The anterior longitudinal ligament (ALL) runs down the front of the vertebral bodies and gets stuck in place stiffly, which pulls the thoracic spine forward. This gets reinforced by the stability of the ribcage which also rounds forward, cinching up the intercostals like you’re lassoing cattle. The scapula gets cemented to the posterior ribcage because the serratus anterior, which comes from the underside of the scapula to the top eight ribs, drags on the scapula like an anchor because the shoulders are sitting out front rather than to the side. The short head of the bicep attaching to the coracoid, clamps the top of the scapula against the ribcage and now what happens is the rhomboids start winching up causing a tug of war with the serratus and bicep like a couple on divorce court arguing over who gets the Pomeranian.

How can we fix this seemingly serious problem? Lay back over a foam roller (perpendicular to the spine) and just above the bottom of the scapula, let your spine fulcrum over it pulling the ALL off the vertebrae. Next, hug yourself and start rolling each segment into supplitude. Then, on your side on the roller, roll slightly forward biasing the serratus and massage it into relaxation. Now take that foam roller and lay it across your bicep with some pressure from the other hand. Contract/relax supinate/pronate to unload that coracoid and BAZINGA! Mid-back pain gone, shoulder’s working properly, and smiles all around.

Pain in the lower back is not caused by the lower back!

Your lower back hurts. It’s painful when you wake up, sit, or drive. Today’s blog post is about the origin of lower back pain. I’m Ethan at Valley Active here to tell you..

It’s not your low back.

The psoas muscle comes from the last 4 bones of the lumbar spine and the iliacus comes from the anterior pelvis. They staple themselves onto the femur, two muscles with two different rates of pull, that both engage hip flexion. The two muscles (sometimes combined and called the illiopsoas) shorten up and glue themselves down like a preschool project using Elmer’s Glue and drags the lumbar spine into hyperlordosis loading up the discs with major SHEAR. Now the iliacus ‘portion’ of the group tilts the pelvis forward, shoving your butt out. What happens then is the hamstring group, which also attaches to the pelvis via the ischial tuberosity, starts an argument of Kardashian levels with the hip flexors, causing the pelvis to climb up your spine like a hormone-crazed teenager. The hamstrings recruit some help and laminate themselves to the adductors which now adds rotational shear to the equation. Did I mention that the rectus femurs (one of the four quadriceps) jumps into the fray? It comes off the AIIS (anterior inferior iliac spine), crosses the knee, and pulls down on the anterior pelvis like Chandler holding on to Janice’s leg when she dumps him in Friends.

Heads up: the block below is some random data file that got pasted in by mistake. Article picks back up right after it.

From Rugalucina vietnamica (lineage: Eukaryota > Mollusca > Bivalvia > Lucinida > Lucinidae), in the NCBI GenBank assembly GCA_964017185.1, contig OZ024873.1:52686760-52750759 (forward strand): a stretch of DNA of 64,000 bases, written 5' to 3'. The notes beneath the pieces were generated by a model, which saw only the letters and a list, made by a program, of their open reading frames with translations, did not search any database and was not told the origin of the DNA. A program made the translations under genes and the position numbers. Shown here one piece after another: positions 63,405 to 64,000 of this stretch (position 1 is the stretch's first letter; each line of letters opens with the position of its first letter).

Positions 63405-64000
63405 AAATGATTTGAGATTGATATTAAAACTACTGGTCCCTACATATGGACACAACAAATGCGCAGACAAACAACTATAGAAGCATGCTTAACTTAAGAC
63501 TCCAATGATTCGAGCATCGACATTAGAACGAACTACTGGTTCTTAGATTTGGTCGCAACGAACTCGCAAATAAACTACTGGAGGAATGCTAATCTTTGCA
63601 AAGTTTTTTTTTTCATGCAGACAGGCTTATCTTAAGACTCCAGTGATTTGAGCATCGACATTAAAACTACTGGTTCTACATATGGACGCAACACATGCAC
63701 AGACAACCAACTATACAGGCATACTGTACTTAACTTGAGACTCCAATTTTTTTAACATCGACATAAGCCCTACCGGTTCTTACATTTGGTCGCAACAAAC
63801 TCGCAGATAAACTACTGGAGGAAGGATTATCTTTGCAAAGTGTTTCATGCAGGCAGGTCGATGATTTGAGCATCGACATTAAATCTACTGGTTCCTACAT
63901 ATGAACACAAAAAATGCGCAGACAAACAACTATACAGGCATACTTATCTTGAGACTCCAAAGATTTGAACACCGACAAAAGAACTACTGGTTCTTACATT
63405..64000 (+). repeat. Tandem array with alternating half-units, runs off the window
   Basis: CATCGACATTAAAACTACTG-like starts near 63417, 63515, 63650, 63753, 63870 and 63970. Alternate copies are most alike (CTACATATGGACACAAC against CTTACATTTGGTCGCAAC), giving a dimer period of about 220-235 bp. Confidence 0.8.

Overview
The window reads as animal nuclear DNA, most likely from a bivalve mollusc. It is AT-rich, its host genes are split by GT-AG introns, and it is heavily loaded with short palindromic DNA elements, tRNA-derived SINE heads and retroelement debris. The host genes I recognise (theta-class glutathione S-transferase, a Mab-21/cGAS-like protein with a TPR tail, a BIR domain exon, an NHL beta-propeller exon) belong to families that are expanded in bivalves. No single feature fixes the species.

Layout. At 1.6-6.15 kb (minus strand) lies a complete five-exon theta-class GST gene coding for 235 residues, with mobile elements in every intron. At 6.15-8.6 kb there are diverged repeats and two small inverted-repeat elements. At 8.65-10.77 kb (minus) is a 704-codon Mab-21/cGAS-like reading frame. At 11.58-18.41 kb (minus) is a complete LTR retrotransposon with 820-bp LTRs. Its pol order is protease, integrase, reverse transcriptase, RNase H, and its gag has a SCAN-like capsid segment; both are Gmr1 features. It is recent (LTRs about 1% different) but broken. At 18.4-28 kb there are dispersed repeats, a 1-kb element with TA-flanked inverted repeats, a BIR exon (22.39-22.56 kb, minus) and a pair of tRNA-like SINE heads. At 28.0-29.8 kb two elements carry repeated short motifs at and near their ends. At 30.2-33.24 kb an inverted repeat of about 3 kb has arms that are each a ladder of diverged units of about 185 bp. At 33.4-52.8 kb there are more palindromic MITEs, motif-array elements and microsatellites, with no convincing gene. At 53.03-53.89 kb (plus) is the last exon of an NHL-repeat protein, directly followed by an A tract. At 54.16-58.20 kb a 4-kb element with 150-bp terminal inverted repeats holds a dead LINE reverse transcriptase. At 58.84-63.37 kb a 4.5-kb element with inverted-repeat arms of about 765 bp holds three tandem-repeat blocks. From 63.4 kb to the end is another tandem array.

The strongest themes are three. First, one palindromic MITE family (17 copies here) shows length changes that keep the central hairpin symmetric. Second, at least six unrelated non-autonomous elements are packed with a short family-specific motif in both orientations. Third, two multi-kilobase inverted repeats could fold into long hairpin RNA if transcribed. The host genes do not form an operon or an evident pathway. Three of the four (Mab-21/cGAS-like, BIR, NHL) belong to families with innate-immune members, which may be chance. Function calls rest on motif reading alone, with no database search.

Pause. There’s so much going on and it’s just because of a few muscles being a bit too tight? Yes, and it will cause pain in the lower back. Luckily, the fix for loosening up those muscles and getting rid of the back pain is as easily as loosening up a tight belt after Thanksgiving dinner. Take note:

Using a foam roller or lacrosse ball, roll on the hamstrings like a caveman trying to make fire. Then get in a lunge position and push your hips forward to stretch the hips and peel them open like a tuna can. Finally, use that foam roller or lacrosse ball to massage the muscles of your back, the erector spinae, running along your spine. BOOM! Low back pain gone and pelvic stability recovered.